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Welcomed by God

Welcomed by God

“Therefore welcome one another as Christ has welcomed you, for the glory of God.” 

Romans 15:7; ESV

She turned to look at me, an automatic response to an uncomfortable statement. Soft-expletive language, the kind we didn’t allow, shocked our home’s airwaves. They stood together in our kitchen, two blonde-bunned-heads with damp tendrils escaping, one straight and one curly. Tweens full of laughter, long legs, and fingernail polish. My daughter’s friend’s word hung in the air.

“Yes, I heard that,” my expression answered.

She turned away quickly, but not before I saw her eyes begging mine not to embarrass her.

Without another word I heard, “Don’t say anything, Mom,” as if it had been spoken. She hustled her friend toward their bedroom with giggles and whispers.

I had an uncomfortable feeling of disapproval simmering under my skin and murmuring underneath pursed lips. As my daughter stretched her umbilical cord thinner and thinner, I felt it more and more. She was amazing, so much sweetness, sauce, and smarts. Yet, so many new pieces of her life reached out of my control. Little things, not of my choosing or my preference, invaded where once I commanded.

Living under disapproval is a hard yoke to bear.

Children feel disapproval, even if we try to hide it. As my children entered double digit years, I sometimes felt uneasy about new independences. Situations I’d never faced came through their friends and expanding activities. At times, a thin veneer covered my own uncertainties and insecurities about how to handle their new stage in life, and it bled through to them as disapproval.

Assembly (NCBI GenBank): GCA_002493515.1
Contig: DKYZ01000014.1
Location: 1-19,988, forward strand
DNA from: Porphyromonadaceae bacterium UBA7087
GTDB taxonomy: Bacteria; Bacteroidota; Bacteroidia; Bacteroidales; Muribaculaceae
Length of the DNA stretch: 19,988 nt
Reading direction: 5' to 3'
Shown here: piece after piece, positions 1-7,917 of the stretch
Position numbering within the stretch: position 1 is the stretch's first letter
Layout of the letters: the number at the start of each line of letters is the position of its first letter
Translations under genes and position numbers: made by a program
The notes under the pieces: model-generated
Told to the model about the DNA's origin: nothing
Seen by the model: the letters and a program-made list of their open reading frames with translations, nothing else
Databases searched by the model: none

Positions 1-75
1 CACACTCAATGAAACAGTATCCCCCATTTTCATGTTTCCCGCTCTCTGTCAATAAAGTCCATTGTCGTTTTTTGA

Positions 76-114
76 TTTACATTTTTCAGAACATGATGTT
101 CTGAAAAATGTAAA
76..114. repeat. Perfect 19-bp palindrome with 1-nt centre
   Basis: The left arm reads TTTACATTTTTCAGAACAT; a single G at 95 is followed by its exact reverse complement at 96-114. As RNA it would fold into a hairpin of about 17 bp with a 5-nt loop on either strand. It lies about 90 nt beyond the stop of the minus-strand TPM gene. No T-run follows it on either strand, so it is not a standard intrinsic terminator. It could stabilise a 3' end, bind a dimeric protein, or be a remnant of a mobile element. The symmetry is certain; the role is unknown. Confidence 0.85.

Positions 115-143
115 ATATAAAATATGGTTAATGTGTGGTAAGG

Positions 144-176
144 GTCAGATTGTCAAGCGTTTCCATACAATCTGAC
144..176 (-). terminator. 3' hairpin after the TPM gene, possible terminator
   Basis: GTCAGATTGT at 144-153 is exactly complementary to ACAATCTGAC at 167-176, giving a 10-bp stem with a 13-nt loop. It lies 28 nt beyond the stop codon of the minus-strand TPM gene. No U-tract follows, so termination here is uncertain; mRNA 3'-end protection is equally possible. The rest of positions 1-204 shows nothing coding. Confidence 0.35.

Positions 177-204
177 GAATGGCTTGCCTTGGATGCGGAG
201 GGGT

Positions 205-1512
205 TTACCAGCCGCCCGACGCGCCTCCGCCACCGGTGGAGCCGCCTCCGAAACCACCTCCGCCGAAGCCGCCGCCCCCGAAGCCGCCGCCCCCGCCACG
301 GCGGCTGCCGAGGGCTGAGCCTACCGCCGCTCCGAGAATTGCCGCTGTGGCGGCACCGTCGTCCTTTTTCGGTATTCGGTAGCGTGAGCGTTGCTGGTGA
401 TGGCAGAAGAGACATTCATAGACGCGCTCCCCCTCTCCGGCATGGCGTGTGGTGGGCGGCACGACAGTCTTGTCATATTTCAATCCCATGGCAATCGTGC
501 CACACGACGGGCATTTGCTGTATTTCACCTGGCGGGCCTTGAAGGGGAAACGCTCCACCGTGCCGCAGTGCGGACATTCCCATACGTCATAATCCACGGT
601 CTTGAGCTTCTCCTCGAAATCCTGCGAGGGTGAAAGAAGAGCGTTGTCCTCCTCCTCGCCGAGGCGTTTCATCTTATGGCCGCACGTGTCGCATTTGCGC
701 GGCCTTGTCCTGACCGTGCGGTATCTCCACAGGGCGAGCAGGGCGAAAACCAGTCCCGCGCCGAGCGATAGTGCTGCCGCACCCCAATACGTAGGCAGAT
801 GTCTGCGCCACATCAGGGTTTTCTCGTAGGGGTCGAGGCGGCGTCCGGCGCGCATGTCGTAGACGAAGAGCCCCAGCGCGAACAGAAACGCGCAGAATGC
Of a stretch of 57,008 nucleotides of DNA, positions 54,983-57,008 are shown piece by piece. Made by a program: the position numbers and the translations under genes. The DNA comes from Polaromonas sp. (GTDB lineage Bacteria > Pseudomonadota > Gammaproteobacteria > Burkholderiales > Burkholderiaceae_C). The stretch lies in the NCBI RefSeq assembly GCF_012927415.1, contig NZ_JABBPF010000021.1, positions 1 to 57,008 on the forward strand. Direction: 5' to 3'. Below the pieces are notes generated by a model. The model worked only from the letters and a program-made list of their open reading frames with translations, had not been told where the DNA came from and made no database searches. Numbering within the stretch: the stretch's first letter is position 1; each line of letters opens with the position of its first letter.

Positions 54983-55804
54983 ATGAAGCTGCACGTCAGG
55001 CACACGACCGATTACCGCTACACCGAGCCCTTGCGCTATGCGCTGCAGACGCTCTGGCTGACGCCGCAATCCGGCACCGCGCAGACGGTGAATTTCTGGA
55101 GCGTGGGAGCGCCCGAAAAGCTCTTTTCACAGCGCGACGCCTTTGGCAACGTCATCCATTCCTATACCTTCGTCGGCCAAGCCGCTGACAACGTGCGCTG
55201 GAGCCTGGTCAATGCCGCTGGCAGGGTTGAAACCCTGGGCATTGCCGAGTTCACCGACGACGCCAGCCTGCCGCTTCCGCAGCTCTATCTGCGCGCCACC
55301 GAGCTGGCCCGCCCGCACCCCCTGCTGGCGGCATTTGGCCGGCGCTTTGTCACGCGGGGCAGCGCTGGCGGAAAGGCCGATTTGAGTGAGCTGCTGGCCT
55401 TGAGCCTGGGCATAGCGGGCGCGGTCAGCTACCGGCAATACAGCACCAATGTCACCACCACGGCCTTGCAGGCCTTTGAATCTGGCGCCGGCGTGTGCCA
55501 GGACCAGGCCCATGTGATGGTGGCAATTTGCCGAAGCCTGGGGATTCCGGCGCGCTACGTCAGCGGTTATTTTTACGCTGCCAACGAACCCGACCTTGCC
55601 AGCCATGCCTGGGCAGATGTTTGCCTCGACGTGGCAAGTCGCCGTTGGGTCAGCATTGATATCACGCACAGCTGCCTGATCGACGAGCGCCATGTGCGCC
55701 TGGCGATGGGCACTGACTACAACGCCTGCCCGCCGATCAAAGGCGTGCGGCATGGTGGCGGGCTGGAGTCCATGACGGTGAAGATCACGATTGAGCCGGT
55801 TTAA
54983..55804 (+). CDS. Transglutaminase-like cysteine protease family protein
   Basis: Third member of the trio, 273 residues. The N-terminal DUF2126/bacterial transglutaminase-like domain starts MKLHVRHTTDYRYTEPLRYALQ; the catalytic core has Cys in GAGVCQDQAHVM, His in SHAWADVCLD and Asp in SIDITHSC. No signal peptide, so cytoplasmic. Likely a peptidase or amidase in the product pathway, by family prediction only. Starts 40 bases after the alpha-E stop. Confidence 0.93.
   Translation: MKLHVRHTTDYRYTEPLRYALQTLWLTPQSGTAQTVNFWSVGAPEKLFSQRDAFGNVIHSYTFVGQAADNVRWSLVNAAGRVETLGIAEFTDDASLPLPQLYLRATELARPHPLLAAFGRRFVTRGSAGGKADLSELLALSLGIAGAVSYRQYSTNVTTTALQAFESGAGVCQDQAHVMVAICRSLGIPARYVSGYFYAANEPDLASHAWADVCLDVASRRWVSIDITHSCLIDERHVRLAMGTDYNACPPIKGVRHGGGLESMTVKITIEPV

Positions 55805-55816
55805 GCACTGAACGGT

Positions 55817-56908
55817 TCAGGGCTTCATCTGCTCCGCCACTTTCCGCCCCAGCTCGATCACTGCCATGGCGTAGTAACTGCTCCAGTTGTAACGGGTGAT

Parents should not fear calling out actions that are wrong. Whatever makes my child happy is not the right response to sin because ultimately it is not only bad for them, it also goes against the heart of God. On the other hand, a cloak of heavy-not-measuring-up makes everyone miserable.

I discovered in our children’s tween years, I needed to be aware of my own heart’s attitude toward them. Intentional questions when troubled feelings stirred, sometimes helped my inner unsettledness regain peace.

  • What is driving my feelings right now?
  • Is this an issue of right and wrong?
  • Does my child need correction or direction?
  • Am I reacting from fear?
  • Does my discomfort come from my insecurity or uncertainty?
  • Am I jealous of my child’s independence?
  • Is my reaction selfish?

How often I disappoint my Savior. Even though He responds with grace He loves me far too much to ignore my wanderings. He does not want me to develop sinful patterns of behavior. I don’t want my children to either.

“Therefore welcome one another…”

Tween years are important years to build that foundation into their souls. They should feel the welcome and love of Christ, woven throughout their upbringing. As parents, we are the conduit. We also want them to desire passionately to please Him through obedience. It is not always an easy paradox for a parent to accomplish well.

“…as Christ has welcomed you, for the glory of God.” (Rom. 15:7; ESV).

It is an anchor for every age and gives hope in each season to know His arms are always open wide.

By: Sylvia Schroeder serves as Women’s Care Coordinator at Avant Ministries. Mom to four, grandma to 13, and wife to her one and only love, she enjoys writing about all of them. Find her blog at When the House is Quiet. Like her Facebook page or follow her on twitter.

Join us at www.just18summers.com for our parenting blog each Monday-Friday and for info about the Just 18 Summers novel.

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